Marc Smiley

Principal

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Every experience is an opportunity to learn. For Marc Smiley, those experiences include more than 20 years as a consultant to nonprofit organizations nationwide. They include key staff leadership roles helping to grow and strengthen organizations and key stints as a volunteer leader with organizations that make a difference.

Together these experiences have provided perspective, understanding and passion for effective community service. They also provide stories that can inform, inspire and offer a certain lightness to a learning situation.

Marc’s consulting experience has taken him to nearly every state in the U.S., working in the areas of board governance, strategic planning, board-staff relations, organizational structure and fundraising planning and training.

Marc has worked extensively with  groups focused on conservation, historic preservation, energy and sustainability, affordable housing, and health and human services. He has also published books on board governance, strategic planning and fundraising, as well as dozens of articles in journals and periodicals.

Marc’s broad experience is a ready source of stories that can inform, inspire and a offer a certain lightness to a learning situation.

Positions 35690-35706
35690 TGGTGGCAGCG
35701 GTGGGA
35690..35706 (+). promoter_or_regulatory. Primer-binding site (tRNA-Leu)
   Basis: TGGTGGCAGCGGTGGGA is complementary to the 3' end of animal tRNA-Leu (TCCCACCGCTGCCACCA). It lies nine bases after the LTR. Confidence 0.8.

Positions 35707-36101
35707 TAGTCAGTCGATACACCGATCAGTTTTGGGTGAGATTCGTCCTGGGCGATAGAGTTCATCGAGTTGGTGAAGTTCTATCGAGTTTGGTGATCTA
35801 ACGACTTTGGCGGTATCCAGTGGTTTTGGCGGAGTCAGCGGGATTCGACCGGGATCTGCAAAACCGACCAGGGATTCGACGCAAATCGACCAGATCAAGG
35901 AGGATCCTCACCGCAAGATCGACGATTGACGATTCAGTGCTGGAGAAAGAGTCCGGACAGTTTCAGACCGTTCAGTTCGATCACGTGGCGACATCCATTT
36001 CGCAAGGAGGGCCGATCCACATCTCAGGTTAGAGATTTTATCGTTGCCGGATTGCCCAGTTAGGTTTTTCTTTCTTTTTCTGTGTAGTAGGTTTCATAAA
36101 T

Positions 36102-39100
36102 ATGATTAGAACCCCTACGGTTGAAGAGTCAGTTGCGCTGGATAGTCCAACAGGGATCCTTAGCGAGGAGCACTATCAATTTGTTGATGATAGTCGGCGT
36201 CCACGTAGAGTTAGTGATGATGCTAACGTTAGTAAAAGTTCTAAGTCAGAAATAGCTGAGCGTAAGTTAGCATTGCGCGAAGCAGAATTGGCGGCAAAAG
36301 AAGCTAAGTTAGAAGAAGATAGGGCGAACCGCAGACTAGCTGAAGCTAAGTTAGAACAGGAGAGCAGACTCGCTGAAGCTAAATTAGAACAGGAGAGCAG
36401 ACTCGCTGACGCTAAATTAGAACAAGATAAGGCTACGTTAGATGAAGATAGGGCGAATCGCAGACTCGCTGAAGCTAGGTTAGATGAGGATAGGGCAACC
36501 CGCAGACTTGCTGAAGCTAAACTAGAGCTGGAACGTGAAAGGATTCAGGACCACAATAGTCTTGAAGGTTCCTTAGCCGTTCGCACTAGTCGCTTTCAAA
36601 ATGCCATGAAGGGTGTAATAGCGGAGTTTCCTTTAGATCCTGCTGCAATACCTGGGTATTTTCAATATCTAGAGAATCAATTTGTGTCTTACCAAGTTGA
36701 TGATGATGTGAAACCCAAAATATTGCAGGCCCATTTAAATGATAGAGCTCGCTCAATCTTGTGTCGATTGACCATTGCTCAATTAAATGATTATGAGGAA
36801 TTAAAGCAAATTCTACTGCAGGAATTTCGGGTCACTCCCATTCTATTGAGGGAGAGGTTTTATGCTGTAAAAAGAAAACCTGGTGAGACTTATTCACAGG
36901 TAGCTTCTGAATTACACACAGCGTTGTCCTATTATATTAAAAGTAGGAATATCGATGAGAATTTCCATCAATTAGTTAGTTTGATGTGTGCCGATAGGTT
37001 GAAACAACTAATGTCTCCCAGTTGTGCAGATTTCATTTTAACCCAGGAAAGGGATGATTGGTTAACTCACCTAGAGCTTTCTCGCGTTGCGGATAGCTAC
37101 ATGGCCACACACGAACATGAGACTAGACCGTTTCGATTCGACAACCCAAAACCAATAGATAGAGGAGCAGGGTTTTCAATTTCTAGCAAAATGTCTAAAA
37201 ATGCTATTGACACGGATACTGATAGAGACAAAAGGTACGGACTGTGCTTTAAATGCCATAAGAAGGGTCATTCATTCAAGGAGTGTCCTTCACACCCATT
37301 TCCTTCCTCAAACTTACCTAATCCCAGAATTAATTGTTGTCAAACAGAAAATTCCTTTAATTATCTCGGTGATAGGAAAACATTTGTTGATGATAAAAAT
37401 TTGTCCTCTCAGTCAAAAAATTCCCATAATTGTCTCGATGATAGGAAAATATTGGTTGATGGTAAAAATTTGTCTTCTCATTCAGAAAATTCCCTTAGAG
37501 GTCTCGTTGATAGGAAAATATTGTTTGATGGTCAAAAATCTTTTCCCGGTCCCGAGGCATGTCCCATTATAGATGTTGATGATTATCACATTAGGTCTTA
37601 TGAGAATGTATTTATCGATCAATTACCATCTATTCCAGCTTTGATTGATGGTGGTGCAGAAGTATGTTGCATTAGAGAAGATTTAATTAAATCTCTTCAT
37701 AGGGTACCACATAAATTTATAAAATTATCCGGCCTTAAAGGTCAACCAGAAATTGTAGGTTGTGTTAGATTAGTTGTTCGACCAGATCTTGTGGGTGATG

Marc has served in staff leadership roles with the Oregon Natural Resource Council, River Network, the Yakima Greenway Foundation and the Land Trust Alliance. He has also served on the boards of the Columbia Land Trust, Online Networking for the Environment (ONE-NW) and REACH Community Development.

College includes a degree from the University of Oregon with education that spans the spectrum of the communications arts – from journalism to classical rhetoric.

Marc is a native Oregonian whose efforts to migrate elsewhere can’t overcome a homing instinct. Marc’s head is full of music that spans an eclectic mix, and he can find the perfect lyric from an obscure rock song if the circumstances warrant it. Sadly, it seldom does. Family is important, and raising two boys with his wife Amy may be his most important role. Since the boys are teenagers, the jury is still out.